Did you get an iPad for the holidays?! You did?!? Well, somebody must really appreciate YOU! The latest additions to Cupertino’s flat family are the iPad Air 2and iPad mini 3 , but whichever model you’re rocking under the Christmas tree, you can be assured that it is, without a doubt, among the best slates out there.
Not only do Apple’s line of tablets feature top-notch hardware specs, but the interface is extremely intuitive. If you’ve never interacted with an Apple product—or even a tablet—before, you should be able to figure things out, right out of the box.
Here, we would like to provide a basic primer on the set-up process for your sexy new slate. Any iPad model produced in the latter half of this year will come running the latest software, iOS 8 (and if it’s not, it’s free and easy to upgrade). These 12 steps are based on using this latest software’s setup, however if your machine happens to be running an earlier generation (perhaps your gifter got an early start on the holiday season), the setup will still be extremely similar.
Before you get started, you may have to charge your device up. After about 20 minutes of juicing, you should have enough to get started (but probably shouldn’t unhook from the charger quite yet). Then all you have to do is hit the power button on the top right or the home button in the bottom front center and we are ready to get started!
1. Opening Screen
Just place your finger on the screen and slide from left-to-right.
2. Choose Language
You know what language you speak, right?
3. Select Country or Region
Where you at?
4. Network Settings
On the next screen you will be asked to choose a Wi-Fi network and/or wireless connection if you have an associated data plan (if you happen to be in a congested area, your screen may be overrun with available Wi-Fi networks and you will have to scroll all the way to the bottom to initiate the wireless plan).
If you have a Wi-Fi-only model, then there’s no need to worry about the wireless data option. All you have to do is choose your preferred Wi-Fi network and enter a password if it is protected.
5. Set Up iPad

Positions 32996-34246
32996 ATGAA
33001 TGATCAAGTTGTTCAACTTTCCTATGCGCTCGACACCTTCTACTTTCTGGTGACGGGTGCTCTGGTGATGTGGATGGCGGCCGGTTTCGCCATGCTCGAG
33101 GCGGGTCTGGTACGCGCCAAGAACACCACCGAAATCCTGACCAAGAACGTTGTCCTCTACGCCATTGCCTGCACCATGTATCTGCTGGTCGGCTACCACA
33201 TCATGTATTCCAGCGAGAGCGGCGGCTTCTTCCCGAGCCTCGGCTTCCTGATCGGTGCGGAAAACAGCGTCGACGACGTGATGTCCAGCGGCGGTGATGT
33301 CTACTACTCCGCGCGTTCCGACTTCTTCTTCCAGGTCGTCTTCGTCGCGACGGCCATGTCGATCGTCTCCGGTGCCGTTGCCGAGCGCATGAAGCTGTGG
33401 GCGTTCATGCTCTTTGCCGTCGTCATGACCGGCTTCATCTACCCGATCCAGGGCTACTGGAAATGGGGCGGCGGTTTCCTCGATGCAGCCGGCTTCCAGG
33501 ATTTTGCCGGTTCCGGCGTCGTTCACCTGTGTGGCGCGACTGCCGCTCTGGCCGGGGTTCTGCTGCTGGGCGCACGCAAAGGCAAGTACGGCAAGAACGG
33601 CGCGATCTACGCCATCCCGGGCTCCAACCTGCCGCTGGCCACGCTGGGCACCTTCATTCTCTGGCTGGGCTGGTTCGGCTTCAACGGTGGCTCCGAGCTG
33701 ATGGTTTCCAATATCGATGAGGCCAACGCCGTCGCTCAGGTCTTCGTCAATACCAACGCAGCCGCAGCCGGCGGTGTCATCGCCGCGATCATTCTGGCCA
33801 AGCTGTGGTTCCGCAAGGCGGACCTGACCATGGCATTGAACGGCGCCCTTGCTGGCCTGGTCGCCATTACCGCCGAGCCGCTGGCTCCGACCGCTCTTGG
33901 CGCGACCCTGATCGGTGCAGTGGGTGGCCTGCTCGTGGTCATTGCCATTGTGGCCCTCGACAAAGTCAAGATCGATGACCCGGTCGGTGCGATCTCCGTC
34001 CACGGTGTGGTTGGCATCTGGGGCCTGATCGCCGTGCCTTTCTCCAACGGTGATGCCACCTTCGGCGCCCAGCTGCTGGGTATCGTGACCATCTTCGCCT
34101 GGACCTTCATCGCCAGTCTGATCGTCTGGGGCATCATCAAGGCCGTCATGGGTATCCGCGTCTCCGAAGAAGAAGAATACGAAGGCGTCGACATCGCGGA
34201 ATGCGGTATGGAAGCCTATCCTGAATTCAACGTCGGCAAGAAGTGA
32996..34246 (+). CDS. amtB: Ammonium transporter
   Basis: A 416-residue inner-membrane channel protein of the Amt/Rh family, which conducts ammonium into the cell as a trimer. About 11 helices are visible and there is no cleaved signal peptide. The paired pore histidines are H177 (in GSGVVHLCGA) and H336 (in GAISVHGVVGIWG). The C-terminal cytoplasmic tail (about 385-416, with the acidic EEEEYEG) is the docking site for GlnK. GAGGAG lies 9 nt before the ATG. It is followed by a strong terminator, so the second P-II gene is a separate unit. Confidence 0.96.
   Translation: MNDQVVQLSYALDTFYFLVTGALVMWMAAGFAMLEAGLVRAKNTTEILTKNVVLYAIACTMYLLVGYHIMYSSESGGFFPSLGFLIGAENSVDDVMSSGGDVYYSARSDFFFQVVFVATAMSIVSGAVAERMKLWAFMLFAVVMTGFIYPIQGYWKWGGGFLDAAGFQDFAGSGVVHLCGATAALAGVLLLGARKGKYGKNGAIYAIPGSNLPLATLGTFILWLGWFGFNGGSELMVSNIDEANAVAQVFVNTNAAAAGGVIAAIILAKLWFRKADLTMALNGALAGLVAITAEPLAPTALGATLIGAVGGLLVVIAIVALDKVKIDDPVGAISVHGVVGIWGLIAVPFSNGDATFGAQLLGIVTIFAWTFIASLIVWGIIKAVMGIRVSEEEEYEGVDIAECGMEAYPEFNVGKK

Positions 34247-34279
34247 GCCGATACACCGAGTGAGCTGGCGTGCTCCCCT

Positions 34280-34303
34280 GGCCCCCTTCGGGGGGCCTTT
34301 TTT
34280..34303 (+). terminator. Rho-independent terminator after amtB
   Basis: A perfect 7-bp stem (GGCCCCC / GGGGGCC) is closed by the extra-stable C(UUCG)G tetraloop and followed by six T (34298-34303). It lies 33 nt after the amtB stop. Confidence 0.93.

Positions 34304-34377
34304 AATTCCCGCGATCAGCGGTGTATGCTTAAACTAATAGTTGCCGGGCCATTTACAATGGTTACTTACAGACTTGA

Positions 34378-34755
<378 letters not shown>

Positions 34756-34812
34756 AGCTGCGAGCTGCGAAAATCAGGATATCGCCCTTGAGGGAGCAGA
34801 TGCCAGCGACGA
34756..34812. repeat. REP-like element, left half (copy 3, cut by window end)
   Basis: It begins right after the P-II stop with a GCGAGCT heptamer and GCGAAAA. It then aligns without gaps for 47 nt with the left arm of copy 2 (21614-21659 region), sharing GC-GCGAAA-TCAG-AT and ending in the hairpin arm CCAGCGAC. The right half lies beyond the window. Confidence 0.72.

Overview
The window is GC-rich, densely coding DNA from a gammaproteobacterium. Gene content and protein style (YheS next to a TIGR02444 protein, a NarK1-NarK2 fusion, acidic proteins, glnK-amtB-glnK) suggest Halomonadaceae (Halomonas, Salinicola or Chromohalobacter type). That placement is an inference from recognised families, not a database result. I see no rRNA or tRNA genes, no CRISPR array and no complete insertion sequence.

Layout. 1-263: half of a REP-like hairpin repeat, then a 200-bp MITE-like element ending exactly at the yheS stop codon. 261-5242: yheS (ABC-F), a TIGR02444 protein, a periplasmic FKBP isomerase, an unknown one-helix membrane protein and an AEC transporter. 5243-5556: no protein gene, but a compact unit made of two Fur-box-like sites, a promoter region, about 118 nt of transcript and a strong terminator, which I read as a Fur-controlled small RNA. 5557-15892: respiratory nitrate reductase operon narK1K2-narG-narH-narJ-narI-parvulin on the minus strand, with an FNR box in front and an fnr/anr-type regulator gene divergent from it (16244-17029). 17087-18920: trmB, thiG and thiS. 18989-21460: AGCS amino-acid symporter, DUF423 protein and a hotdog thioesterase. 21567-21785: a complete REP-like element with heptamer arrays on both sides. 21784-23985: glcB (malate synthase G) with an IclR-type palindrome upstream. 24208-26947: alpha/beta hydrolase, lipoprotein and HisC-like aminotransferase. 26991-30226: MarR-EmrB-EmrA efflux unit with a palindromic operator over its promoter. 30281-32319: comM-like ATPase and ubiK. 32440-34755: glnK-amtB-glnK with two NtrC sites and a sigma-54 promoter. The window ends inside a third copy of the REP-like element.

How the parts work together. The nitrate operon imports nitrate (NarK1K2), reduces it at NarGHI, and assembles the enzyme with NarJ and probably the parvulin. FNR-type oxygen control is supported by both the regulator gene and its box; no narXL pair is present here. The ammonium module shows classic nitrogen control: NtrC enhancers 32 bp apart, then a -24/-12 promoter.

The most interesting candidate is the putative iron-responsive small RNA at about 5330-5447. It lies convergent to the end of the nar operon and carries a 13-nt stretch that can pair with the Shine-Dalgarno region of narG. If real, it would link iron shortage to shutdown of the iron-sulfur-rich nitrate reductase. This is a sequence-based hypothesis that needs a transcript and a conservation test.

Here you will find three options: 1) Set Up as New iPad, 2) Restore from iCloud Backup, and 3) Restore from iTunes Backup.
If you’ve never owned a mobile device from Apple, then select “Set Up as New iPad.” This will ask you to sign-in with your Apple ID (the same one you use in iTunes). If you don’t have an Apple ID, you will be able to create one from here. Or, if you just want to get into your brand new device, you can just skip this step and log in with your Apple ID (or create a new one) at a later point via Settings.
If you have an iCloud account with all your data and preferences, choose “Restore from iCloud.” (Note: you must be connected to a Wi-Fi network to enable this option.) This way, if you’re upgrading from an iPad 2 to the new iPad Air 2, for example, iCloud will automatically transfer all the apps from your old iPad to your new one. Just make sure to back up your old iPad first, so you have the most recent version of your app library (Settings > iCloud > Storage & Backup > Back Up Now).
If you have your media and preferences stored in your local iTunes, you can restore them with the “Restore from iTunes Backup” option. In order to do this, you will have to connect directly to the computer running iTunes. (If you didn’t notice, you can disconnect the wire from the adaptor on the power cord to reveal a USB connector, which can then be connected to just about any desktop/laptop).
6. Terms and Conditions
Bla bla bliddity bla bla. Unfortunately, this is the one part in the setup you can’t skip. You won’t be able to get into your device unless you agree to Apple’s “Terms and Conditions,” which you can do by tapping “Agree” at the bottom right-side of the screen. (If you have the gall to click “Disagree,” your iPad will send you back a step and not allow you to continue until you agree. Free choice is an illusion.)
7. Touch ID
(This feature is only available on the latest iPad Air 2 and iPad mini 3.) You can skip setting up the Touch ID for now, if you choose. You can add a Touch ID fingerprint later (or even add other fingers) via Settings. If you want to do it now, the process should take about three minutes. Just follow the directions as it tells you to lift your finger off and on the home button/sensor (you’ll have to do it multiple times). Be sure not to press the home button, just lay your finger on the surface.
8. Create a Password
This is the four-digit code you can use to unlock your password in lieu (or in addition to) the Touch ID. This is also a skippable step for now—you can always add or change a passcode later (but it’s a good thing to have).
Simple yes/no answer. Do you want to use it or not? I think it’s stupid and unhelpful personally. But different strokes for different folks. You will have the ability to turn Siri on/off later via Settings > General.
Do you want to help Apple make products better? Just say yeah. Or don’t. Doesn’t really matter.
11. App Analytics
Want to help third-party app developers make better apps? Just say yeah. Or don’t. Whatevs.
12. Welcome to iPad
Just click “Get Started” and you are good to go, my friend.
Once You’re In…
Apple products are fairly instinctual and also forgiving. Most things can be done/undone/altered via the Settings app which you can find on the homepage. Here, you will also find the ability to log in with iCloud, iTunes, Passbook, and Apple Pay via the left-hand column.
If something doesn’t seem right, remember you can always just start all over. Just go to Settings > General > Reset. If you want to reset your settings, but keep all the data/media, choose “Reset All Settings.” If you start the slate entirely clean and erase all the settings and data/media, choose “Erase All Content and Settings.” (Note: this cannot be undone). Then you can start all over at step one above.